Submitted to: Canadian Journal of Plant Pathology
Publication Type: Peer Reviewed Journal
Publication Acceptance Date: 11/19/2016
Publication Date: 12/22/2016
Citation: Janisiewicz, W.J., Takeda, F., Jurick II, W.M., Evans, B.E., Glenn, D.M., Camp, M.J. 2016. Use of low-dose UV-C irradiation to control powdery mildew caused by Podosphaera aphanis on strawberry plants. Canadian Journal of Plant Pathology. 38:430-439.
Interpretive Summary: Powdery mildew of strawberry plants is a fungal disease that can cause severe losses by reducing fruit yield and quality, and predisposing fruit to other diseases. Fungicides have been routinely used to control this disease. However, limitations mainly related to their effectiveness and a time required before re-entry of the field after application necessitate the development of alternative approaches, especially for protective culture and organic production. We have developed a strategy that combines treating strawberry plants with a low dose of ultraviolet light followed by a dark-period incubation. Darkness prevents light-induced repair of the fungal DNA that was damaged by the exposure to ultraviolet light, thus greatly increasing the lethality of this ultraviolet treatment. Treating plants with ultraviolet light twice a week for three weeks resulted in more than a four-fold reduction in fungus biomass on leaf surfaces. Leaf photosynthesis was not affected and fruit yield and quality increased. This approach may be a valuable alternative to synthetic fungicides.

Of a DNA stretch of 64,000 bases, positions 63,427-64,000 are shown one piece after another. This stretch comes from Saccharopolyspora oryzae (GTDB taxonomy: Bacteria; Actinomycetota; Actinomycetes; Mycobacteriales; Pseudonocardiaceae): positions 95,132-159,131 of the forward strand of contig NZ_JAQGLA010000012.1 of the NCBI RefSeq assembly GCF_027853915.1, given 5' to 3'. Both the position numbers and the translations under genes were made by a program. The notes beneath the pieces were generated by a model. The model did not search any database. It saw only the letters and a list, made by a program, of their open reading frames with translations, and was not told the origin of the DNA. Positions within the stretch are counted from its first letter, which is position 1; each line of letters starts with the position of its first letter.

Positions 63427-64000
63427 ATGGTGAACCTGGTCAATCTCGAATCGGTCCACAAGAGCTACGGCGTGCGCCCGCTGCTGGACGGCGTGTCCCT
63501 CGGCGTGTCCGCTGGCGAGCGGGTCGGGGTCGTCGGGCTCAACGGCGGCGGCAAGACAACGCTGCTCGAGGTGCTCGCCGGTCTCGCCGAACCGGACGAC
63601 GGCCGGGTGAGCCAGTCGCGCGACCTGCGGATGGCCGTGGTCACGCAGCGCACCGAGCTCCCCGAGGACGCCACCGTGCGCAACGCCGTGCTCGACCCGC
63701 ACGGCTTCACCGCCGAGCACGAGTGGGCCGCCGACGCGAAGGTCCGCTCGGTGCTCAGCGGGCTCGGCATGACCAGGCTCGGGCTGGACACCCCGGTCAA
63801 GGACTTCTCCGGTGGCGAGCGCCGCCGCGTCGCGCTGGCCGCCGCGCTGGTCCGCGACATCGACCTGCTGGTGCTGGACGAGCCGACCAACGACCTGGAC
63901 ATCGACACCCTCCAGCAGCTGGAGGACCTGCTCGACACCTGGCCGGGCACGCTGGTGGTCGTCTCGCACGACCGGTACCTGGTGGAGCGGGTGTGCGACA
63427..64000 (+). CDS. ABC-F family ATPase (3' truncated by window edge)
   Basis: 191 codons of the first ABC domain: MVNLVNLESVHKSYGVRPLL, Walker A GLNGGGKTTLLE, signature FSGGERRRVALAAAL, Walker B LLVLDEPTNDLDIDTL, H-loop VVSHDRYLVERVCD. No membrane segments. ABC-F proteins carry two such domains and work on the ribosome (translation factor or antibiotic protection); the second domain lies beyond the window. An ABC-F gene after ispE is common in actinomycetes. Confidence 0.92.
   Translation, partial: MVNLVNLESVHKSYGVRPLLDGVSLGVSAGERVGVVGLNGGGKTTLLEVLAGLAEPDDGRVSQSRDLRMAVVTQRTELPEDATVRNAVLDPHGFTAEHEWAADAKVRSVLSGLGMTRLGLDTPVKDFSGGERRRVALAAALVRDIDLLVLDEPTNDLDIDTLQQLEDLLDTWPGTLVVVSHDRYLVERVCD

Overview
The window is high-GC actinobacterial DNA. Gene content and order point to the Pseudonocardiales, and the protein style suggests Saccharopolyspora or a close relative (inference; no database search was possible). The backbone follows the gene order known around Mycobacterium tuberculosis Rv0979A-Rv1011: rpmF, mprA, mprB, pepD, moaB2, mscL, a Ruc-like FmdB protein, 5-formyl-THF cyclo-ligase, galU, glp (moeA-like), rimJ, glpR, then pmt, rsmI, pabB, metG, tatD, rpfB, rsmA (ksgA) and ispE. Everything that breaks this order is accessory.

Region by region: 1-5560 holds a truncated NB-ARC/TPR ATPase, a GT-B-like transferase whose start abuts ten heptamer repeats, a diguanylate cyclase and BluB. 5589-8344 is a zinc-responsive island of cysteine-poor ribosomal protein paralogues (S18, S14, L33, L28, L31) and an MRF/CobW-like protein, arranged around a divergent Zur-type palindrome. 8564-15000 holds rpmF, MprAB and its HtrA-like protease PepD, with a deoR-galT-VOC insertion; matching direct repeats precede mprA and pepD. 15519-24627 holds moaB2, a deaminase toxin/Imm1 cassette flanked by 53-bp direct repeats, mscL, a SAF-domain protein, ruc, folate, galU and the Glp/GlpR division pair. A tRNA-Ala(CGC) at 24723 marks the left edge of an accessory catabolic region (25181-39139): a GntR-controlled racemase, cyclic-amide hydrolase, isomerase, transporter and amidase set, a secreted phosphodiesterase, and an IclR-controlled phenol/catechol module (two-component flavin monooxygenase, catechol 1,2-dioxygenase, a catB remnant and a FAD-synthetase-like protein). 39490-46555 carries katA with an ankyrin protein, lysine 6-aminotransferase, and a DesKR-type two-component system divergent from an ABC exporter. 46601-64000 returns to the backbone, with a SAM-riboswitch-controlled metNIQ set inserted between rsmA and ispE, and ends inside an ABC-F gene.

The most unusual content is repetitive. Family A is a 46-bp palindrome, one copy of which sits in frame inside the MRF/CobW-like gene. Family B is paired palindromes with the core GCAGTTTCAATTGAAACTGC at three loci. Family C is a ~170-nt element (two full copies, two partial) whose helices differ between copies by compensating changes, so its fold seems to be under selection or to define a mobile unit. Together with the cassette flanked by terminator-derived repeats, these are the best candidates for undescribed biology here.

Technical Abstract: Powdery mildew of strawberry plants, caused by Podoshaera aphanis, can cause severe losses by reducing fruit yield, quality and predisposing fruit to other diseases. Fungicides have been routinely used to control this disease. However, limitations mainly related to their effectiveness, re-entry period after application, and harmful effects on human health and the environment necessitate the development of alternative approaches, especially for protective culture and organic production. We have developed a strategy that combines treating strawberry plants with a low dose of UV-C (low dose/short duration) followed by a defined dark-period incubation. Darkness prevents activation of the light-induced DNA repair mechanism in fungal pathogens after damage from UV-C exposure and greatly increases the lethality of UV-C. A leaf disc assay was developed to quantitate the effectiveness of the UV-C treatment. Irradiation for only 15 sec by UV-C lamps with an output of 20.6 µW/cm2 followed by four hours of a dark period resulted in a significant decrease in P. aphanis viability as determined by infection incidence on the leaf discs. An increase in irradiation exposure to 60 sec resulted in complete killing of the fungus in most cases. Treating plants with this dose twice a week for three weeks resulted in more than a four-fold reduction of conidia on leaf surfaces exposed to the UV-C irradiation and did not affect leaf photosynthesis. The UV-C treatment of plants over 15 weeks reduced the amount of diseased fruit and increased fruit yield and quality. We demonstrated that UV-C treatment can greatly reduce strawberry powdery mildew even at low doses if irradiation treatment is followed by several hours on darkness. The control could be further improved by optimizing the positioning of lamps and/or using reflecting surfaces to irradiate the abaxial surface of the leaves simultaneously.